Physicists at JILA have demonstrated a novel "superradiant" laser that works on a subtly different principle than ordinary lasers. In principle, the new JILA laser could be 100 to 1,000 times more stable than the best conventional visible lasers. This superior stability could boost the performance of the most advanced atomic clocks and related technologies such as communications and navigation systems.
Described in the April 5, 2012, issue of Nature,* the JILA laser prototype relies on a million rubidium atoms doing a sort of synchronized line dance to produce a dim beam of deep red laser light. JILA is a joint institute of the National Institute of Standards and Technology (NIST) and the University of Colorado Boulder (CU).
An ordinary laser relies on millions of particles of light (photons) ricocheting back and forth between two mirrors, striking atoms in the lasing material and generating copies of themselves to build up intense light. Photons with synchronized wave patterns leak out of the mirrored cavity to form a laser beam. The laser frequency, or color, wobbles slightly because the mirrors are vibrating due to either the motion of atoms in the mirrors or environmental disturbances—which can be as subtle as people walking past the room or cars driving near the building.
The new JILA laser, says physicist James Thompson, is based on a powerful radio technique called phased arrays. "If you line up lots of radio antennas that each emit an oscillating electric field, you can get all their electric fields to add up to make a really good directional antenna. In the same way, the individual atoms [in the JILA laser] spontaneously form something like a phased array of antennas to give you a very directional laser beam."
The atoms in the JILA laser are constantly energizing and emitting synchronized photons, but on the average, very few—less than one photon, in fact—stick around between the mirrors. Nearly all photons escape before they have a chance to become scrambled by the mirrors and disrupt the synchronized atoms—thus averting the very effect that causes laser frequency to wobble in a normal laser. The atoms ordinarily would emit just one photon per second, but their correlated action boosts that rate 10,000-fold—making the light superradiant, Thompson says. This "stimulated emission" meets the definition of a laser (Light Amplification by the Stimulated Emission of Radiation).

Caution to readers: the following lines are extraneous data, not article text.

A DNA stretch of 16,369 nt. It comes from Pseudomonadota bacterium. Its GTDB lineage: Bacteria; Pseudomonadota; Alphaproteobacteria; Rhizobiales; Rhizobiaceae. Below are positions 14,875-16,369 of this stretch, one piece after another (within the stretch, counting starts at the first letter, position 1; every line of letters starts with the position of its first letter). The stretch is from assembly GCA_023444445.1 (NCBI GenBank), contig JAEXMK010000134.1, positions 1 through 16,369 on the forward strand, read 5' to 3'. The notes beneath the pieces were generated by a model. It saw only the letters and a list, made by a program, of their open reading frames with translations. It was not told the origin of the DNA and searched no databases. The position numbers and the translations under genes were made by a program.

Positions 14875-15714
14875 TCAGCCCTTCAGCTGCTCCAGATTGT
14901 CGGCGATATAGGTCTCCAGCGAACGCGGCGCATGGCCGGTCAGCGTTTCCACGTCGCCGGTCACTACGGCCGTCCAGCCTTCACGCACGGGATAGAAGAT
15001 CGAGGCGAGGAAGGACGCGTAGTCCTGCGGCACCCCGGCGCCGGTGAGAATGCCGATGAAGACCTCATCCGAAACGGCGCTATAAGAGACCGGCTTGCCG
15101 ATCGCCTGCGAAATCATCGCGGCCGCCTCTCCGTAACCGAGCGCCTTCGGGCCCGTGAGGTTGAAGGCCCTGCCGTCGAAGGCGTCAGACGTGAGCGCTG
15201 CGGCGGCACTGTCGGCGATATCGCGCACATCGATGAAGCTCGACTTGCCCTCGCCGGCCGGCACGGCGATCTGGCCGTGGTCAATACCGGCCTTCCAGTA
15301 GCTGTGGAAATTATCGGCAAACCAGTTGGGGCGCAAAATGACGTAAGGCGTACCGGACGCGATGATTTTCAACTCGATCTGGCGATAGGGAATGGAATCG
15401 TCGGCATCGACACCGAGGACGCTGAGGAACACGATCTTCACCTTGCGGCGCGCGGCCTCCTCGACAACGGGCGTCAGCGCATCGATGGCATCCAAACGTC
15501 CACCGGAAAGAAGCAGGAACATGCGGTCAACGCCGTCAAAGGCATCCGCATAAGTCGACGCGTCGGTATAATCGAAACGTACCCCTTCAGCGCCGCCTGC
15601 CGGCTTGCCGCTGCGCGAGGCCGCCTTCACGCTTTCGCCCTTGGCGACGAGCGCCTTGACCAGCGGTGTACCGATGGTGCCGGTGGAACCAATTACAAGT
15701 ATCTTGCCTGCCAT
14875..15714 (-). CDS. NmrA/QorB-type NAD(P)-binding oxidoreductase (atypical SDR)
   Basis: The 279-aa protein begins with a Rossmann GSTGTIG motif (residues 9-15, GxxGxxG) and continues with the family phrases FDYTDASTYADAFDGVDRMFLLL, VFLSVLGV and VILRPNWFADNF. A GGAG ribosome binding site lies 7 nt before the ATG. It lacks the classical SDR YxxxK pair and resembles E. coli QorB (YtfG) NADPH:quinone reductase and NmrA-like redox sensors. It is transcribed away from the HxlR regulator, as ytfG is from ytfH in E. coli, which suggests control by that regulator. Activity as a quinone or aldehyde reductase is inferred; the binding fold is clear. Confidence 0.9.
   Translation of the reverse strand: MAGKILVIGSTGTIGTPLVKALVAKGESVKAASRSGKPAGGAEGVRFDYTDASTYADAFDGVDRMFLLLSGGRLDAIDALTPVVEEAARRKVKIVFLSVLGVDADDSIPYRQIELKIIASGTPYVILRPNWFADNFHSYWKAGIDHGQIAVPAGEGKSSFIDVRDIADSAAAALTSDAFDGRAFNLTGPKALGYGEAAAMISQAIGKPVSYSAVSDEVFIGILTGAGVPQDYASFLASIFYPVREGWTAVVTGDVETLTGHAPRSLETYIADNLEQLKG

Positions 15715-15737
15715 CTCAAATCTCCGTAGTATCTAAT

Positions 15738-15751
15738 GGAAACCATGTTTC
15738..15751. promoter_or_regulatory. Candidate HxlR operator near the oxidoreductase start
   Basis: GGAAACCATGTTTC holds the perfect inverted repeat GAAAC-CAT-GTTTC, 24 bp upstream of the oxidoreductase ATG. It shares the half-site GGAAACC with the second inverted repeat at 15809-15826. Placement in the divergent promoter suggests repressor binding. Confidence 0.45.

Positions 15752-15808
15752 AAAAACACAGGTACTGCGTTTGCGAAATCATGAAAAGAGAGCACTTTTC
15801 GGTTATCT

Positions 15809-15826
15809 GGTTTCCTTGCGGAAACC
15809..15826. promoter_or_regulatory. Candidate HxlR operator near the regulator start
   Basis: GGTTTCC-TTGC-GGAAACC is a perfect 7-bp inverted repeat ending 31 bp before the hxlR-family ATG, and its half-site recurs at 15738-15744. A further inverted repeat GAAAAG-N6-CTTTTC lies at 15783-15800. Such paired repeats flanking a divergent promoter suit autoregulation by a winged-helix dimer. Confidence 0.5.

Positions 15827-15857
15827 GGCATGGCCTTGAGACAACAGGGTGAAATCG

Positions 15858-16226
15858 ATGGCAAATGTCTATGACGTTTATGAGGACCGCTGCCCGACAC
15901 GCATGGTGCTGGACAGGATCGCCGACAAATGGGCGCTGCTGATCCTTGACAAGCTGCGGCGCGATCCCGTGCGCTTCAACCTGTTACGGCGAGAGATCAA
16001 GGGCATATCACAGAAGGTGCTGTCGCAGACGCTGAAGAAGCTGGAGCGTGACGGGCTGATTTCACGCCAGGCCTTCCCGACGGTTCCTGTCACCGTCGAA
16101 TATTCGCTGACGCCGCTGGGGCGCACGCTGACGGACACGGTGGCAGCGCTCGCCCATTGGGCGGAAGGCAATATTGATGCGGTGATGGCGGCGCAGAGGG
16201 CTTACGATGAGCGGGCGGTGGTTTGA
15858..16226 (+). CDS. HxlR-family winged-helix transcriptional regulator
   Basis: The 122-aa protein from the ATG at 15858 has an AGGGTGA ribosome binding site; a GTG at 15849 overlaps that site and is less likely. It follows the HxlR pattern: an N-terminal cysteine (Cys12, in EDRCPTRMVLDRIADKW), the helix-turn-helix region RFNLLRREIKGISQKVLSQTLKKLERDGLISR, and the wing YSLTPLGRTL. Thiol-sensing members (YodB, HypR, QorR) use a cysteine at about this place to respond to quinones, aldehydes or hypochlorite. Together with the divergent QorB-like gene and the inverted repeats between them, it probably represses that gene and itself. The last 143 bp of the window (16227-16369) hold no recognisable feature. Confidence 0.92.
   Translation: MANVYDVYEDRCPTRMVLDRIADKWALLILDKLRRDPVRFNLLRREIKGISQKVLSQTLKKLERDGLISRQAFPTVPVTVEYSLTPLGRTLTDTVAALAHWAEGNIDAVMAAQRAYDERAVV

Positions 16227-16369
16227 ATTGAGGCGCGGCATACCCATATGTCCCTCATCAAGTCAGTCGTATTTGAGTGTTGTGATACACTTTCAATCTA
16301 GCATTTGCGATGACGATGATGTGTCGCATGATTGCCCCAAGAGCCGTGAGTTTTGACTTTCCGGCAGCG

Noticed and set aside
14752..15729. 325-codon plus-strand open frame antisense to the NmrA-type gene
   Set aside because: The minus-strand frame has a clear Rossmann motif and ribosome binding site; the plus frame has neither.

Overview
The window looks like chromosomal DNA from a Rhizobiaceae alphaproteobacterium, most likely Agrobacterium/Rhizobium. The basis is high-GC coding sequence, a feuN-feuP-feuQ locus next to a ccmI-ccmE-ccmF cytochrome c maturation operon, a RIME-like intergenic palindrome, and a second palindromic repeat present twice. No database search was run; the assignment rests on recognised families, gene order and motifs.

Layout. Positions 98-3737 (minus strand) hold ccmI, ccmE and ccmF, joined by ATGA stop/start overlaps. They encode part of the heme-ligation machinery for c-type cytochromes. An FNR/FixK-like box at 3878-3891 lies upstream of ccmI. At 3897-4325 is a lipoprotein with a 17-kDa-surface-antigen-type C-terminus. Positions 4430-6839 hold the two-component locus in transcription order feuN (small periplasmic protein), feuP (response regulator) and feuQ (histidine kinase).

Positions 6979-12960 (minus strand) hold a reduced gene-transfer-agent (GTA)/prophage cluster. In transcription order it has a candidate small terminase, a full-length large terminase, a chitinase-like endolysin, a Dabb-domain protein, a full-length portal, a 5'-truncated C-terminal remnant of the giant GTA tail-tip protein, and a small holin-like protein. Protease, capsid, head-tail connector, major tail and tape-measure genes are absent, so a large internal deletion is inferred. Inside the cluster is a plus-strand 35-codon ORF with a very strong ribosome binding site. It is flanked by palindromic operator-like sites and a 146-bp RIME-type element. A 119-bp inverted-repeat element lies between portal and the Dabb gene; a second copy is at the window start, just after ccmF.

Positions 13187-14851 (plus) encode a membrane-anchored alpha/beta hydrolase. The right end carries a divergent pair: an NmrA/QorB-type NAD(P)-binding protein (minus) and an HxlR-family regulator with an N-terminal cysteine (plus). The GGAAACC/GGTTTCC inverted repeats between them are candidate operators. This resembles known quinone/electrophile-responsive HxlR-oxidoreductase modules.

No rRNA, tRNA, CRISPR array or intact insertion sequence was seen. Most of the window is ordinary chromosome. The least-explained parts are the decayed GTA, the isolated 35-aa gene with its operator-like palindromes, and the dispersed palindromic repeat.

"This superradiant laser is really, really dim—about a million times weaker than a laser pointer," Thompson says. "But it is much brighter than one would expect from the ordinary uncoordinated emissions from individual atoms."
The new approach might be used in the future to improve the best lasers developed at NIST as much as 1,000-fold. The extraordinary stability of the superradiant laser can be transferred by using it as part of a feedback system to "lock" a normal laser's output, which in turn could be used in the most advanced atomic clocks to induce the atomic oscillations that are the pendulum ticks of super-accurate clocks. The added stability allows for a better match to the atoms' exact frequency, significantly boosting the precision of the clock. The improvement would extend to atomic clock-based technologies such as GPS, optical communications, advanced geodetic surveys and astronomy.
For more, see the NIST April 4 news story, "JILA Team Demonstrates 'A New Way of Lasing': A 'Superradiant' Laser" at www.nist.gov/pml/div689/superradiant-040412.cfm.
* J.G. Bohnet, Z. Chen, J.M. Weiner, D. Meiser, M.J. Holland and J.K. Thompson. A steady state superradiant laser with fewer than one intracavity photon. Nature. Apr. 5, 2012.
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